PARIS/WASHINGTON - The number of days marked by potentially destructive ocean heat waves has doubled in 35 years and will multiply another fivefold at current rates of climate change, scientists warned Wednesday.
Even if humanity does manage to cap global warming “well below” 2 degrees Celsius (3.6 Fahrenheit), as called for in the Paris climate treaty, marine heat waves will sharply increase in frequency, intensity and duration, they reported in the journal Nature.
Off San Diego, scientists this month recorded the highest sea temperatures since daily measurements began in 1916.
Between 1982 and 2016, the number of marine heat waves roughly doubled, the study found. Prolonged periods of extreme heat in the oceans can damage kelp forests and coral reefs, and harm fish and other marine life.
The team defined marine heat waves as extreme events in which sea-surface temperatures exceeded the 99th percentile of measurements for a given location. Because oceans both absorb and release heat more slowly than air, most marine heat waves last for at least several days.
Compared to hot spells over land, which have claimed tens of thousands of lives since the start of the century, ocean heat waves have received scant scientific attention.
But sustained temperature spikes at the surface of the sea — typically to a depth of several meters — can also have devastating consequences.
A 10-week marine heat wave near western Australia in 2011, for example, shattered an entire ecosystem and permanently pushed commercial fish species into colder waters.
Another ocean hot spell off the coast of California warmed waters 6 C (10.8 F) and lasted for more than a year. Known at “The Blob,” it generated blooms of toxic algae, caused the closure of crab fisheries and led to the death of sea lions, whales and sea birds.
“Marine heat waves have already become longer-lasting and more frequent, extensive and intense in the past few decades,” said lead author Thomas Frolicher, an environmental physicist at the University of Bern in Switzerland. “This trend will accelerate in the future under further global warming.”
Coral reefs — which cover less than 1 percent of the ocean’s surface but support a quarter of marine species — are especially vulnerable to warming waters.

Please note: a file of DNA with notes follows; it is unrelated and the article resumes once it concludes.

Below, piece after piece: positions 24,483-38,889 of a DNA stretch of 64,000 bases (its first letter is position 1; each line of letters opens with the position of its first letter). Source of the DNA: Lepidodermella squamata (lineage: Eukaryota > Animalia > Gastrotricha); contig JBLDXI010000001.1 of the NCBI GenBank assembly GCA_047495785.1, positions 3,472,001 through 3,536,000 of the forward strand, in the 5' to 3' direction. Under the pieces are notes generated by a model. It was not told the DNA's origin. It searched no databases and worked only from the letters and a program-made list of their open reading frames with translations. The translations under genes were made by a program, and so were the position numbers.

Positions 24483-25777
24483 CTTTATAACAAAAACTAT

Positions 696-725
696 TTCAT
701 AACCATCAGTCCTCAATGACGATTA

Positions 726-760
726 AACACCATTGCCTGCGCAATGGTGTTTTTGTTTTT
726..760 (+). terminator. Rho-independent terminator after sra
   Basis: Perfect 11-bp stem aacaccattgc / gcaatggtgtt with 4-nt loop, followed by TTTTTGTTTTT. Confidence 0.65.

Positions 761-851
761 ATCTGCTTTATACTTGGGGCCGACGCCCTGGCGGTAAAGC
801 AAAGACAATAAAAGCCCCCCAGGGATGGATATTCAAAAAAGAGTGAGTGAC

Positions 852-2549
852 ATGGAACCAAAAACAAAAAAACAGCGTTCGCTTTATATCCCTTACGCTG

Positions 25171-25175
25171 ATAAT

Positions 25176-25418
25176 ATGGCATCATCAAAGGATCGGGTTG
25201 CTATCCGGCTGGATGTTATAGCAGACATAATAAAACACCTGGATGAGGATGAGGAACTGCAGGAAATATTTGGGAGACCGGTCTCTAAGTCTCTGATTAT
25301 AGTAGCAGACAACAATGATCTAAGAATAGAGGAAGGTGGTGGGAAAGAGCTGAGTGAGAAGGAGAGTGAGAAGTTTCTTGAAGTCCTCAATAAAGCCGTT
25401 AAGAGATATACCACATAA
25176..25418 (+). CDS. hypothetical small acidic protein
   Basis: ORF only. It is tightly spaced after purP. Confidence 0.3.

Recent spikes in tropical and subtropical sea temperatures, magnified by an especially potent El Nino, have triggered an unprecedented mass bleaching of corals, affecting 75 percent of global reefs.
“Until now, the corals were often able to recover from such bleaching events,” said Frolicher. “However, if the intervals between these events becomes shorter, the corals will no longer be able to regenerate, and irreversible damage can be expected.
“This can lead to a complete change in the ecosystems.”
Frolicher and colleague Erich Fischer, along with Nicholas Gruber from ETH Zurich, used satellite data and climate models to calculate recent and projected changes in marine heat waves.
The projections looked at two possible futures.
Under the “business-as-usual” scenario — the track we are on now — the average global air temperature will rise 3.5 C by 2100.
Under the Paris Agreement scenario, global warming is capped at 2 C above the pre-industrial revolution benchmark.
So far, the world has warmed by 1 C.
In a 2-degree world, the number of days with marine heat waves will jump to 84, from about 33 today. In a 3.5-degree world, 150 days a year will have marine heat waves, the researchers found.
The area covered by marine hot spots has already increased threefold. It will rise ninefold in a 2 C scenario, and by 21 times in a 3.5 C scenario.
Marine heat waves will also last longer on average, from 25 days today to 55 days in a 2 C world and 112 days on a planet that has warmed by 3.5 C.
Marine heat waves may also affect the ocean’s ability to soak up greenhouse gases.
To date, oceans have absorbed more than 90 percent of the extra heat generated by man-made climate change. Without that sea-water sponge, air temperatures would be tens of degrees higher.
It is already known that global warming slows the transport of the carbon absorbed by micro-organisms at the ocean surface to the ocean floor, where it can safely remain for millenniums.
Marine heat waves do not affect that “carbon cycle” process but could make things worse by damaging shallow-water ecosystems that also store carbon dioxide.
“That damage can lead to the release of the carbon,” said Frolicher.